Elevate Difference

The Finishing Touches

I consider myself a feminist yet I read chick lit like it's going out of fashion—is that strange? I'm aware this genre is often problematic from a certain feminist point of view, but it also provides ample material for a proper discussion. Hester Browne's The Finishing Touches really brought out the feminist in me and made me think about how things have changed—or have they?

The Finishing Touches is an incredibly witty and adorable story that I nearly stopped reading after the first few chapters. What bothered me so much, you ask? The novel is mostly set at Tallimore Academy, a finishing school in London that is running out of business. Prior to this reading, I was unfamiliar with finishing schools and I got my education as I turned each page. At finishing schools, young girls were taught how to be the most ladylike, perfect wives, which was to be their main purpose in life. This might sound terribly old fashioned nowadays, but this book puts a modern spin on the matter.

Our main character Betsy is called to the rescue; her adoptive parents own Tallimore Academy and she grew up there. Betsy's father asks her to save the school from its sure demise, and so she decides to update the courses to meet the needs of modern girls. The new classes include money management, parking properly, looking good in photos, walking in high heels, dressing for various occasions, and behaving well on dates. I think the reader was meant to be appalled by the original concept of finishing schools, but are these new courses really so different? Or are they just an updated version of old sexist ideas?

I'm sure you'll agree that mastering the above mentioned skills certainly can't hurt in today's shallow society. Personally, I find myself divided on whether I should be offended or consider them a clever idea (in a way). I certainly think these courses could be aimed at both sexes; after all, it's not just girls who need lessons in parking and relationships. I'm aware that these courses do nothing for female emancipation as a whole, and while a part of me rejects them immediately, another part asks, "Why not?"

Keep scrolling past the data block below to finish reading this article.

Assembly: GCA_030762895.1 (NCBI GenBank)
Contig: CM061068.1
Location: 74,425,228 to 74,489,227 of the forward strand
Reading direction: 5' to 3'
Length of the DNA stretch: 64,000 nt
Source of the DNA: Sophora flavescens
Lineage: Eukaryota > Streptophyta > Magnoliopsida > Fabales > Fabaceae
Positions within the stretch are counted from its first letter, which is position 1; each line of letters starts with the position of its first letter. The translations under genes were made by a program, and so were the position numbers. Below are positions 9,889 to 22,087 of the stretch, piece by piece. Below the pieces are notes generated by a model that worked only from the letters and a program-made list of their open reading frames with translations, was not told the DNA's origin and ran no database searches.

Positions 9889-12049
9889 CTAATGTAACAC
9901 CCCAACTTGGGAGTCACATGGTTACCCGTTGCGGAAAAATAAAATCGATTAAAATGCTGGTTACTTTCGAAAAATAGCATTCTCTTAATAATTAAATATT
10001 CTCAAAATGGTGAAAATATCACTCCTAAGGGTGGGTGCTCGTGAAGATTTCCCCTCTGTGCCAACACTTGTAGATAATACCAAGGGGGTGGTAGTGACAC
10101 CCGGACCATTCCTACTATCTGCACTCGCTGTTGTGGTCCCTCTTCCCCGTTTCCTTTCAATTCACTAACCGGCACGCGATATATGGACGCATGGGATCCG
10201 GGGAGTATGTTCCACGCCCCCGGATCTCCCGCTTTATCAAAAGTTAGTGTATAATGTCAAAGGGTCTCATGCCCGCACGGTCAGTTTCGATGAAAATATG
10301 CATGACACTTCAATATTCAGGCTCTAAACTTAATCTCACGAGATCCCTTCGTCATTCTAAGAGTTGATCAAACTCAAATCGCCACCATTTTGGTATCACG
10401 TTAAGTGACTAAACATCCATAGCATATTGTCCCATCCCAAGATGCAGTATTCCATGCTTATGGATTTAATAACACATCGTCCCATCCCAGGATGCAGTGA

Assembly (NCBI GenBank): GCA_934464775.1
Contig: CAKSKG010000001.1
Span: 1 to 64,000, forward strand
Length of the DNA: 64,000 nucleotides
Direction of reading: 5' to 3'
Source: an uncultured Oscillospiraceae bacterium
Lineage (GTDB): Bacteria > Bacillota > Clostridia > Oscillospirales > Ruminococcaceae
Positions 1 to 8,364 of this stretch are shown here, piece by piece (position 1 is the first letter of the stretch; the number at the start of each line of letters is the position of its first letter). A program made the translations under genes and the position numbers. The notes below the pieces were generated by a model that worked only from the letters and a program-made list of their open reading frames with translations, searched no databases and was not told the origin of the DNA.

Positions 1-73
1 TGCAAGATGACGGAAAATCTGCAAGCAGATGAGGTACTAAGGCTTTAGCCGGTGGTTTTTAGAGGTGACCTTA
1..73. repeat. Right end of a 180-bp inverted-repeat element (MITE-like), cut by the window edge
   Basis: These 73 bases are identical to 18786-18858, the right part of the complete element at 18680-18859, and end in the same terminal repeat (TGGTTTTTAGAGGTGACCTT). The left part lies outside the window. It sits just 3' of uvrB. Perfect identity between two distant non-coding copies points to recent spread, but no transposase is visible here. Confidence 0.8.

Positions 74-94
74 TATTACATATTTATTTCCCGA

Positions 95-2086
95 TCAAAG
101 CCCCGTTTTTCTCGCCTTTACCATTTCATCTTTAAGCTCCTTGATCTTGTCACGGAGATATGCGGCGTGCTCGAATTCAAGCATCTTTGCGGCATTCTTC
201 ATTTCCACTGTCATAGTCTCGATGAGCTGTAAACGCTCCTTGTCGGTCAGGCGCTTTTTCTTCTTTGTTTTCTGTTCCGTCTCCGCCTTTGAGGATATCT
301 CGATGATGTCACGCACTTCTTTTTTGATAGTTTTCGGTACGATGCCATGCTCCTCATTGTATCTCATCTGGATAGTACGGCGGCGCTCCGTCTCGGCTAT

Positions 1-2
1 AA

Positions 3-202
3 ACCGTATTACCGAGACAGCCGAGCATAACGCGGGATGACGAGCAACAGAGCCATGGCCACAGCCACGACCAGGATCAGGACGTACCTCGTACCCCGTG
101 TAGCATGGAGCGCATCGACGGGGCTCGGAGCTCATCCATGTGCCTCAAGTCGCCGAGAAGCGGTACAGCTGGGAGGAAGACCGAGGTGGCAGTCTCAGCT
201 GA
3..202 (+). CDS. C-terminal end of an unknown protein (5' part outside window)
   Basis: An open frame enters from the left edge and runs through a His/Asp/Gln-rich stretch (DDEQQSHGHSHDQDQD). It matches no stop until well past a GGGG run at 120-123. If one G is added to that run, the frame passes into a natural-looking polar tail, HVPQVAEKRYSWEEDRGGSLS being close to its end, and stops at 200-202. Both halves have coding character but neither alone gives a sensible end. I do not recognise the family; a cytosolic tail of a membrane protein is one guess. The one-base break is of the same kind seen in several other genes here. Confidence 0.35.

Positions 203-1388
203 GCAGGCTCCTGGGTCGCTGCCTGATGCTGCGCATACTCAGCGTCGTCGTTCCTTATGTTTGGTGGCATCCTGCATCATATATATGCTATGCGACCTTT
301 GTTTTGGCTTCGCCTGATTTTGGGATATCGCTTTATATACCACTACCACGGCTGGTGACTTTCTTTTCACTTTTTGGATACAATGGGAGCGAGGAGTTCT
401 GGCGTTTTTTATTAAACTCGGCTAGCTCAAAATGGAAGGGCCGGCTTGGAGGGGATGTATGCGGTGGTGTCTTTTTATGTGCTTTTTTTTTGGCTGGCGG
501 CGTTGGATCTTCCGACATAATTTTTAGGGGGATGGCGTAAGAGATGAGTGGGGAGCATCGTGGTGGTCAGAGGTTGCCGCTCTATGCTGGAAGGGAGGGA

The truth is that "being yourself," while a worthwhile goal, will often get you nowhere in our superficial society, so why not adapt? Why not make the best of your looks, get yourself noticed, and then show people what you're capable of instead of being dismissed before even getting a chance to succeed? Should a feminist stay true to herself by focusing more on intellect than appearance and counting on this being enough to reach her goals? Or should she make yourself as pretty and likable as possible (maybe even with the help of courses similar to those in this book), even though she knows the rules of this game are dictated by men and consumerism?

Personally, I've tried both. And I've been forced to do the latter quite often because I've found that the first method just doesn't seem to be enough. Nonetheless, I like to think I'm not betraying my feminist beliefs, and I feel that paying attention to my appearance gives me a confidence boost that helps me succeed. Maybe that's the trick: maybe it all just comes down to confidence. How confident are you to be yourself?

The Finishing Touches is an escapist read, and thus meant to be taken lightly, but it did a pretty good job of making me think about the predicament of modern women.

Written by: Suzana @ Bookalicious Ramblings, July 15th 2010

I really appreciate your candor in this review...sometimes it's hard to admit or tell other feminist friends that sometimes your views don't match up with the "image" of the feminist...thankfully the new wave is accepting a greater multiplicity of views and ideas. I believe I would feel just as conflicted about this book.

Love your blog. I'm going to have to spend some time here. I'm with you that sometimes you gotta do it all to get a chance to shine.

I wish that weren't true. I'm a small town girl in a world that goes faster than I thought possible. I'm holding on by my nails LOL "what?" is in most of my sentences.